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Logical  Fallacy: a error in reasoning
  (adj)     (noun)

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Statement #101 Discussion

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Below is the statement as it appears with the fallacy marked as correct. You can see the totals of most frequent responses to this statement. And after reading the any discussion going on below, you can select your choice(s) for the correct answer. For now, whoever posts each statement can update corrections.
"Aww, no no come on, don't give me that bullsh*t. You're a more intelligent man than that. There has NEVER BEEN A CONSPIRACY IN THIS COUNTRY."
Appeal to Flattery
AKA Apple Polishing, various 'colorful' expressions

Category: Fallacies of Relevance (Red Herrings) → Distracting Appeals

An Appeal to Flattery is a fallacy of the following form:

  1. Person A is flattered by person B.
  2. Person B makes claim X.
  3. Therefore X is true.
The basic idea behind this fallacy is that flattery is presented in the place of evidence for accepting a claim. This sort of "reasoning" is fallacious because flattery is not, in fact, evidence for a claim. This is especially clear in a case like this: "My Bill, that is a really nice tie. By the way, it is quite clear that one plus one is equal to forty three."

Click For Fallacy Description
Appeal to Ridicule
AKA Appeal to Mockery, The Horse Laugh

Category: Fallacies of Relevance (Red Herrings) → Ad hominems (Genetic Fallacies)

The Appeal to Ridicule is a fallacy in which ridicule or mockery is substituted for evidence in an "argument." This line of "reasoning" has the following form:

  1. X, which is some form of ridicule is presented (typically directed at the claim).
  2. Therefore claim C is false.
This sort of "reasoning" is fallacious because mocking a claim does not show that it is false. This is especially clear in the following example: "1+1=2! That's the most ridiculous thing I have ever heard!"

It should be noted that showing that a claim is ridiculous through the use of legitimate methods (such as a non fallacious argument) can make it reasonable to reject the claim. One form of this line of reasoning is known as a "reductio ad absurdum" ("reducing to absurdity"). In this sort of argument, the idea is to show that a contradiction (a statement that must be false) or an absurd result follows from a claim. For example: "Bill claims that a member of a minority group cannot be a racist. However, this is absurd. Think about this: white males are a minority in the world. Given Bill's claim, it would follow that no white males could be racists. Hence, the Klan, Nazis, and white supremacists are not racist organizations."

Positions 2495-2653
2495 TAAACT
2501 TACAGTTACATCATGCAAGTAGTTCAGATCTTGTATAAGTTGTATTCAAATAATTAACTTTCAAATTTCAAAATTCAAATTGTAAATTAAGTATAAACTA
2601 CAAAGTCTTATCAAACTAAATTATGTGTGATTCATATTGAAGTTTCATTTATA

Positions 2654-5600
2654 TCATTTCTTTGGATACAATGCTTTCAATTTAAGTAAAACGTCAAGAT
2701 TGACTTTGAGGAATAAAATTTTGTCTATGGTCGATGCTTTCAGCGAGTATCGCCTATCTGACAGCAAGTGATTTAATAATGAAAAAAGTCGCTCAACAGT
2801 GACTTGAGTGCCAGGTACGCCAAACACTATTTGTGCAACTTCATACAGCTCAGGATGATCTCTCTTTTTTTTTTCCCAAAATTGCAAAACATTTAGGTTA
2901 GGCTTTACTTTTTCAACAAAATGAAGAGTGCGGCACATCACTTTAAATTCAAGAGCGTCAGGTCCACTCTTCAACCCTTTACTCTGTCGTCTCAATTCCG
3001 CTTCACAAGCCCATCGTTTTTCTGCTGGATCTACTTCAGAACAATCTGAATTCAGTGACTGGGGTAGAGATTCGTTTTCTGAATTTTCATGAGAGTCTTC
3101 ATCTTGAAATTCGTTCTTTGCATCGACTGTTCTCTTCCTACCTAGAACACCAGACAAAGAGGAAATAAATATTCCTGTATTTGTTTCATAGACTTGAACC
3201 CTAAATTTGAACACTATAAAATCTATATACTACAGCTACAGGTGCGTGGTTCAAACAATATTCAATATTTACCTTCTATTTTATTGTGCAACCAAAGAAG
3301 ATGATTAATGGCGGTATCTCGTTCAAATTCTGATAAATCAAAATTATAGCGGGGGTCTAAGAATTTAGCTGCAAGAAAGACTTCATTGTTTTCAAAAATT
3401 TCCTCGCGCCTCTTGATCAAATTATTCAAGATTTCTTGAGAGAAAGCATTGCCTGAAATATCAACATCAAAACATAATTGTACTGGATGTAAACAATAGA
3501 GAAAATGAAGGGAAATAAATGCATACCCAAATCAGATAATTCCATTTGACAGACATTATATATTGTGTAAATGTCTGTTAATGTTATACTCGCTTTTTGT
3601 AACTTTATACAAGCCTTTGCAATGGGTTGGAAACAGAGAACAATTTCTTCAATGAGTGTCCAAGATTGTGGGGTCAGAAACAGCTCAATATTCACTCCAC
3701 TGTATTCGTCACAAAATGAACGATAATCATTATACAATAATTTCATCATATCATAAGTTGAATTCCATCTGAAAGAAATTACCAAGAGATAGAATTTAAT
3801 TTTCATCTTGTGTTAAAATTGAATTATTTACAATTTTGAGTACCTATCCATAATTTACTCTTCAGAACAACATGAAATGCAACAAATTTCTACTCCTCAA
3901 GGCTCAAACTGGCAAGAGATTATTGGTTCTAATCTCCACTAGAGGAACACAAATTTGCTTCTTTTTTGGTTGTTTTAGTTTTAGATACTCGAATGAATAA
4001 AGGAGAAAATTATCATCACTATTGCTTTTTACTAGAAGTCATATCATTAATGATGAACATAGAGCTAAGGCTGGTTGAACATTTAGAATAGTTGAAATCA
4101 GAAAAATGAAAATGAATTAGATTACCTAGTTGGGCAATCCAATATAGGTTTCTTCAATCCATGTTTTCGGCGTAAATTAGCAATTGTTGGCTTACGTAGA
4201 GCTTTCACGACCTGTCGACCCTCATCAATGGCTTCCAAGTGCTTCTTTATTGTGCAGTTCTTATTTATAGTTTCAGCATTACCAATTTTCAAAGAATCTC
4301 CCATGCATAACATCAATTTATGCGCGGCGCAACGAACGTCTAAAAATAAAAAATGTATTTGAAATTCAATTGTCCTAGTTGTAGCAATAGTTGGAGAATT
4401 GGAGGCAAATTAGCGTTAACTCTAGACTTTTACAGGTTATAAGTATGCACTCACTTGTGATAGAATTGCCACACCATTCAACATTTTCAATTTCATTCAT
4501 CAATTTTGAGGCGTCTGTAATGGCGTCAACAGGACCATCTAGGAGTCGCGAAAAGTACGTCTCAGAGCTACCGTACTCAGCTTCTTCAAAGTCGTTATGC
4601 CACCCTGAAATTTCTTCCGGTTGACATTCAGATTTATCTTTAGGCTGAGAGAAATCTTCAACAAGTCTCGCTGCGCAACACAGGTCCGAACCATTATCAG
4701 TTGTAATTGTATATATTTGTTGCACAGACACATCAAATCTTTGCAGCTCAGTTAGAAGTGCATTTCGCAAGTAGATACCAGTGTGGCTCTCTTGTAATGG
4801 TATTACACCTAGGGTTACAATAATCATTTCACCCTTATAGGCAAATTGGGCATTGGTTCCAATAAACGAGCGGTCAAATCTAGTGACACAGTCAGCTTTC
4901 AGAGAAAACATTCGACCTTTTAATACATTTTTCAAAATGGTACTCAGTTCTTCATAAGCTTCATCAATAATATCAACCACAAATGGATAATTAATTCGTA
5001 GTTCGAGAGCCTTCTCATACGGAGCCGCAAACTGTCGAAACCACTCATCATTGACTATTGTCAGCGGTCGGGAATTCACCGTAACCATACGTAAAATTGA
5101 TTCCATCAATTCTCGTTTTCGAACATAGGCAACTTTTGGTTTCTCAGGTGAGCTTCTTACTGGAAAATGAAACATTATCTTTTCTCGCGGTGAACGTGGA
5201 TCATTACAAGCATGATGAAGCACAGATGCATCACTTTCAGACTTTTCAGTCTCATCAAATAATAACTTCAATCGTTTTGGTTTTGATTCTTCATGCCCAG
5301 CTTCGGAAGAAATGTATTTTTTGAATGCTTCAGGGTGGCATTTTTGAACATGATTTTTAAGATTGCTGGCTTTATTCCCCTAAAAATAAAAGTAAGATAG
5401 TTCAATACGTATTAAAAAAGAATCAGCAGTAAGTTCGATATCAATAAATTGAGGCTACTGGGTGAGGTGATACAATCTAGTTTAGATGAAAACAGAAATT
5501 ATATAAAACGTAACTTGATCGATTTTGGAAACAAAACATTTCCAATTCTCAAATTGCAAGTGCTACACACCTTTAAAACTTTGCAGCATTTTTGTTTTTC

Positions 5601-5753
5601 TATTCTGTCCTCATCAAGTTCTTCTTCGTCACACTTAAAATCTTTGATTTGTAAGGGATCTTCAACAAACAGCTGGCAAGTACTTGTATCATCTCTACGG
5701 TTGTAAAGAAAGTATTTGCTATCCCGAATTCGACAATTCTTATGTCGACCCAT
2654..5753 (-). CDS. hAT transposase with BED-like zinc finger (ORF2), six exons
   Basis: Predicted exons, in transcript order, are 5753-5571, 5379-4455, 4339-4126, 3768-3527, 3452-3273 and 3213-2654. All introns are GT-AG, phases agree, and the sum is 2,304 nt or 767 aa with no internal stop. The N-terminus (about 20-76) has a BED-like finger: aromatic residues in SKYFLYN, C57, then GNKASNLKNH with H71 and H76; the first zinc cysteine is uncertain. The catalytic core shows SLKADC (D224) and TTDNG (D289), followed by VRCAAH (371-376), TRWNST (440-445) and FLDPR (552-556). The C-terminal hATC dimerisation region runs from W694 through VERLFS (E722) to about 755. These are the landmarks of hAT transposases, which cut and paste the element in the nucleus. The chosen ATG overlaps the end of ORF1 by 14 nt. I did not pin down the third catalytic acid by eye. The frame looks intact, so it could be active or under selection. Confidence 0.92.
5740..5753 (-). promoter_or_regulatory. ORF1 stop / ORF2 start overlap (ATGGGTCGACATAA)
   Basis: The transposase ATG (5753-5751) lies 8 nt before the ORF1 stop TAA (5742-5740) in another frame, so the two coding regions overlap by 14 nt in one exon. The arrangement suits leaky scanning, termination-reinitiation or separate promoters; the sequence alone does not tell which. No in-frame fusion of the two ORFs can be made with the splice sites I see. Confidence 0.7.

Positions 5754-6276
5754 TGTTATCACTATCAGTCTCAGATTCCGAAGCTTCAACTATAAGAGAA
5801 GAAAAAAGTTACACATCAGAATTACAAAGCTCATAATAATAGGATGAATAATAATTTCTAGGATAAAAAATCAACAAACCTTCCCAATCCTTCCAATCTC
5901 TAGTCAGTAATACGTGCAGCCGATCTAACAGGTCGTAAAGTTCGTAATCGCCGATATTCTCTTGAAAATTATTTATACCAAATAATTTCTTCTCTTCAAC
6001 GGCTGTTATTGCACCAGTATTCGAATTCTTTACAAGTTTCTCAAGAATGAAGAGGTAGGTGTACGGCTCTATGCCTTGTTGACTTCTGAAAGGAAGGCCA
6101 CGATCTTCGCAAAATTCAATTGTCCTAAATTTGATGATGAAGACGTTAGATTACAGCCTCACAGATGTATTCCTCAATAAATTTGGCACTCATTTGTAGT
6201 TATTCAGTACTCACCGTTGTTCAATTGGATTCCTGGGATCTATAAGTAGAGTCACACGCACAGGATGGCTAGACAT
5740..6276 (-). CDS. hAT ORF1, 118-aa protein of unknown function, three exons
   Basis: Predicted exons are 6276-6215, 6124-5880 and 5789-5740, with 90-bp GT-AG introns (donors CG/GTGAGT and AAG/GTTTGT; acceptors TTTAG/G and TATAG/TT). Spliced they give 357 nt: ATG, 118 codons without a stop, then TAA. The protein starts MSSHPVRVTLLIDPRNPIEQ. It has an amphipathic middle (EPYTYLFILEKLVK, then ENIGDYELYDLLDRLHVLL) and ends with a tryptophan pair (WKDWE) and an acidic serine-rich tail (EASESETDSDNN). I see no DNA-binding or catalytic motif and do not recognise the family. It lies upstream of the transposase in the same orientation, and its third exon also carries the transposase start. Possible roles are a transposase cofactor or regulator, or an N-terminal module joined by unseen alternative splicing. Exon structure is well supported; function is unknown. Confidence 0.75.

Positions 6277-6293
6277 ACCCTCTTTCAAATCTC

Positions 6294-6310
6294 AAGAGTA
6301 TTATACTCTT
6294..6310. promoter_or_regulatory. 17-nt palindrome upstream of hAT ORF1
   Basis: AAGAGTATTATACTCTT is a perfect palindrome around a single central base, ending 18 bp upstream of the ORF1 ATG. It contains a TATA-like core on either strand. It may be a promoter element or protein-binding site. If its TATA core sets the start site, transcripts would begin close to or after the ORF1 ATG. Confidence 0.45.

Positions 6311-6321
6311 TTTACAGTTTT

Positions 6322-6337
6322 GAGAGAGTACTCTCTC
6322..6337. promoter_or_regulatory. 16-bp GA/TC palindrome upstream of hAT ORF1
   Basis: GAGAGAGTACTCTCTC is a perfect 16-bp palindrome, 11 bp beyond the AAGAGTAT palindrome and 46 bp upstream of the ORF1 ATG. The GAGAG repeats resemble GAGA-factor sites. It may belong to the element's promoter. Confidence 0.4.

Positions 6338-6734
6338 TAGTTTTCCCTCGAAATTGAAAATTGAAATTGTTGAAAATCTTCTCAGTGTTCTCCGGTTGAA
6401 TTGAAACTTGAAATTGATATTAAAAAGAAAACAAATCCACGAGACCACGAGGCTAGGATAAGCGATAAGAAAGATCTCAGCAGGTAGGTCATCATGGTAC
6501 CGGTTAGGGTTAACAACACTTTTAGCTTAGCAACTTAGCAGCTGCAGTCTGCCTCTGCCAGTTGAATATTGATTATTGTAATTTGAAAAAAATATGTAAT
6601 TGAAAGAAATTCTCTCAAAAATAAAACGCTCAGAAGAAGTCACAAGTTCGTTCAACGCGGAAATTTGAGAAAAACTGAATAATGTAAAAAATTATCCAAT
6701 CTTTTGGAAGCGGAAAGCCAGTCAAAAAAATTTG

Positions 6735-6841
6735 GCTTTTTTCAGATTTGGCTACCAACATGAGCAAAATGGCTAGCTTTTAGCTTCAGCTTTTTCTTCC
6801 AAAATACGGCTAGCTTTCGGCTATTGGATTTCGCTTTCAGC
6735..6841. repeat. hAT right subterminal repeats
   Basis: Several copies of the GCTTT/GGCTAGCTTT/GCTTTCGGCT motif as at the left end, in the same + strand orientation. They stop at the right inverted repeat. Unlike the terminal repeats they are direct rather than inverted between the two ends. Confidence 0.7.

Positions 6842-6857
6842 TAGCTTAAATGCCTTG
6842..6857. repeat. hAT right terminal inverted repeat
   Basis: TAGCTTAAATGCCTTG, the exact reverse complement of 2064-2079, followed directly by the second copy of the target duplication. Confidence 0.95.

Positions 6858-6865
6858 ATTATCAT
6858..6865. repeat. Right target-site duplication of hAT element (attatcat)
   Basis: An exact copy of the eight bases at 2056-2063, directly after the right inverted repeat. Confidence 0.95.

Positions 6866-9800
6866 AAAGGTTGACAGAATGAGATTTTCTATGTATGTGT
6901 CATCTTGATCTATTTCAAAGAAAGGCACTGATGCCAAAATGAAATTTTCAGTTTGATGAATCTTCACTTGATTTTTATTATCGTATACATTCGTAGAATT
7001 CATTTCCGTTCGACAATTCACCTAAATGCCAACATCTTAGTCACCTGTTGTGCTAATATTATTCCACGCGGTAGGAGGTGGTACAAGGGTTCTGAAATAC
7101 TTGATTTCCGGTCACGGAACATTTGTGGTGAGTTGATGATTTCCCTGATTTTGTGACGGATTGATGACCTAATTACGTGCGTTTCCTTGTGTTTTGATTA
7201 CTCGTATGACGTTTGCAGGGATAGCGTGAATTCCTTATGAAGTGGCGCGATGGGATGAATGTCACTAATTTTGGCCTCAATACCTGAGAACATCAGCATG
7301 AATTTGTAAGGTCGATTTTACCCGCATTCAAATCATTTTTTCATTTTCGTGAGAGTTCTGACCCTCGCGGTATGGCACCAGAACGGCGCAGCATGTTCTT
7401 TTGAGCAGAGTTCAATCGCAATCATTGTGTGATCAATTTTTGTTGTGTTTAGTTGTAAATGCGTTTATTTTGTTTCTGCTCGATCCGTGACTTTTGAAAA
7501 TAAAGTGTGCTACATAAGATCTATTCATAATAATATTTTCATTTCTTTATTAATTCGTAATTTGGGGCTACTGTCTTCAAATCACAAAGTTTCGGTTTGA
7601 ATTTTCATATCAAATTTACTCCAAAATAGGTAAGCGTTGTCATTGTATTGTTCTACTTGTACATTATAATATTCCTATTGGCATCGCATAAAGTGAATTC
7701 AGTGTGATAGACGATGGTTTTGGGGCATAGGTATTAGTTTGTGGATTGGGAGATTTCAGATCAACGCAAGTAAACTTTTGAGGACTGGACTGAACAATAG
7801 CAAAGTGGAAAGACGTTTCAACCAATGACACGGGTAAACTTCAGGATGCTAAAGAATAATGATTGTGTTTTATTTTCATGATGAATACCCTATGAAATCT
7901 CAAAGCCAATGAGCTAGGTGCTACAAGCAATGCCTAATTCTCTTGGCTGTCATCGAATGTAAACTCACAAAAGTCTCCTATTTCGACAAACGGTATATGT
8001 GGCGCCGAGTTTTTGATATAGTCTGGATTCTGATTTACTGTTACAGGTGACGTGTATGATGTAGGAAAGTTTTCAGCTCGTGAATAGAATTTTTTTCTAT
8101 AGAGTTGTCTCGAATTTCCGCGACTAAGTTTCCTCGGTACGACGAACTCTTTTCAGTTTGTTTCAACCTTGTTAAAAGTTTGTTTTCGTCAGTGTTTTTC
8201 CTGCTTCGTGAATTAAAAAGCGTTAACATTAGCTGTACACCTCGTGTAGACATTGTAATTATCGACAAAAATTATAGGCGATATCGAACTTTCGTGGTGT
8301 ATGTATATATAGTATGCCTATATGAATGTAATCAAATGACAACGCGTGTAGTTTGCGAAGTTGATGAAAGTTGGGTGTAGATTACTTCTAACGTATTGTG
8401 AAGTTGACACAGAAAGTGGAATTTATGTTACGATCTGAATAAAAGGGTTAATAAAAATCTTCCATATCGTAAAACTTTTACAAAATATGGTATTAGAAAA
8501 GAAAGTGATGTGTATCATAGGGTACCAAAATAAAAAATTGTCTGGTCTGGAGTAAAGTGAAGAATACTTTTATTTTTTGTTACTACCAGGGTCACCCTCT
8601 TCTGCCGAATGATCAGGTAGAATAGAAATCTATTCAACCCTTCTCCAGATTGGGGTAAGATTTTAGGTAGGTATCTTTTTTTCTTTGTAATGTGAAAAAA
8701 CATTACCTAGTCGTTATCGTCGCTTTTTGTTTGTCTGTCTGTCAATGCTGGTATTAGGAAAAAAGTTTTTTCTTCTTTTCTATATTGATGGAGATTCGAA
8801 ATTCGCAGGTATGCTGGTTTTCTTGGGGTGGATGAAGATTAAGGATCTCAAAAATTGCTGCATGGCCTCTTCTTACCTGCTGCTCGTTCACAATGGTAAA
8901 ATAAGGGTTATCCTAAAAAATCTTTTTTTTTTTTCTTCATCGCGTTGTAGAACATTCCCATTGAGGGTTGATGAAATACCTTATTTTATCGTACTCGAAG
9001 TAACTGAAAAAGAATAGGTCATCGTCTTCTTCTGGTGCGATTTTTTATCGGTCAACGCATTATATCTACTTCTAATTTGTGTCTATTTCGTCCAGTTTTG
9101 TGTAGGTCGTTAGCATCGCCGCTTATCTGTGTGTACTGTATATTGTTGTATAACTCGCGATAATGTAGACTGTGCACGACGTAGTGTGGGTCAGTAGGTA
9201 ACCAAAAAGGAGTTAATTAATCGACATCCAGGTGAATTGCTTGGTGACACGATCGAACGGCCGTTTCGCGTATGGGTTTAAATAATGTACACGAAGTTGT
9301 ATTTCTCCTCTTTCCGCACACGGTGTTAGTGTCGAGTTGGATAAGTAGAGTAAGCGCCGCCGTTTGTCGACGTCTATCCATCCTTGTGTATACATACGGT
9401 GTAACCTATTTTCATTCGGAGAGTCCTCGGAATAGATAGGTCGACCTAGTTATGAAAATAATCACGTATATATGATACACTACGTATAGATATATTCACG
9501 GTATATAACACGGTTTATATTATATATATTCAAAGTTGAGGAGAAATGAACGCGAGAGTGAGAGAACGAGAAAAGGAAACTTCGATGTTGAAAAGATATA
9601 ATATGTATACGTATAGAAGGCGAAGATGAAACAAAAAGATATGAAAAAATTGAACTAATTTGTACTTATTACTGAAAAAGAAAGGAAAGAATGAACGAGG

Since the claim that the Klan, Nazis, and white supremacists are not racist organizations is clearly absurd, it can be concluded that the claim that a member of a minority cannot be a racist is false.

Click For Fallacy Description
Begging the Question
Petitio Principii

AKA Circular Reasoning, Reasoning in a Circle

Category: Fallacies of Presumption

Begging the Question is a fallacy in which the premises include the claim that the conclusion is true or (directly or indirectly) assume that the conclusion is true. This sort of "reasoning" typically has the following form.

  1. Premises in which the truth of the conclusion is claimed or the truth of the conclusion is assumed (either directly or indirectly).
  2. Claim C (the conclusion) is true.
This sort of "reasoning" is fallacious because simply assuming that the conclusion is true (directly or indirectly) in the premises does not constitute evidence for that conclusion. Obviously, simply assuming a claim is true does not serve as evidence for that claim. This is especially clear in particularly blatant cases: "X is true. The evidence for this claim is that X is true."

Some cases of question begging are fairly blatant, while others can be extremely subtle.

Click For Fallacy Description

 508 Total Answer Attempts   71%
 359 Correctly Popped Fallacies
 149 Incorrectly Un/Popped
posted by We Deserve Better     url: youtu.be/H5y...

Most Common Responses

 
136 - Appeal to Flattery
128 - Appeal to Ridicule
95 - Begging the Question
15 - Appeal to Emotion
13 - Burden of Proof
11 - Ad Hominem Tu Quoque
11 - Ad Hominem
11 - Red Herring
9 - Hasty Generalization
9 - Appeal to Common Practice
8 - Personal Attack
7 - Biased Generalization
6 - Appeal to Tradition
6 - Poisoning the Well
6 - Appeal to the Consequences of a Belief
5 - Fallacy of Composition
4 - Peer Pressure
4 - False Dilemma
3 - Appeal to Belief
3 - Circumstantial Ad Hominem
3 - Ignoring a Common Cause
2 - Appeal to Spite
2 - Relativist Fallacy
2 - Genetic Fallacy
2 - Appeal to Fear
1 - Fallacy of Division
1 - Appeal to Popularity
1 - Slippery Slope
1 - Confusing Cause and Effect
1 - Misleading Vividness
1 - Post Hoc
1 - Appeal to Authority

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* Fallacious statements are usually paired with a random image of a person who never spoke those words.
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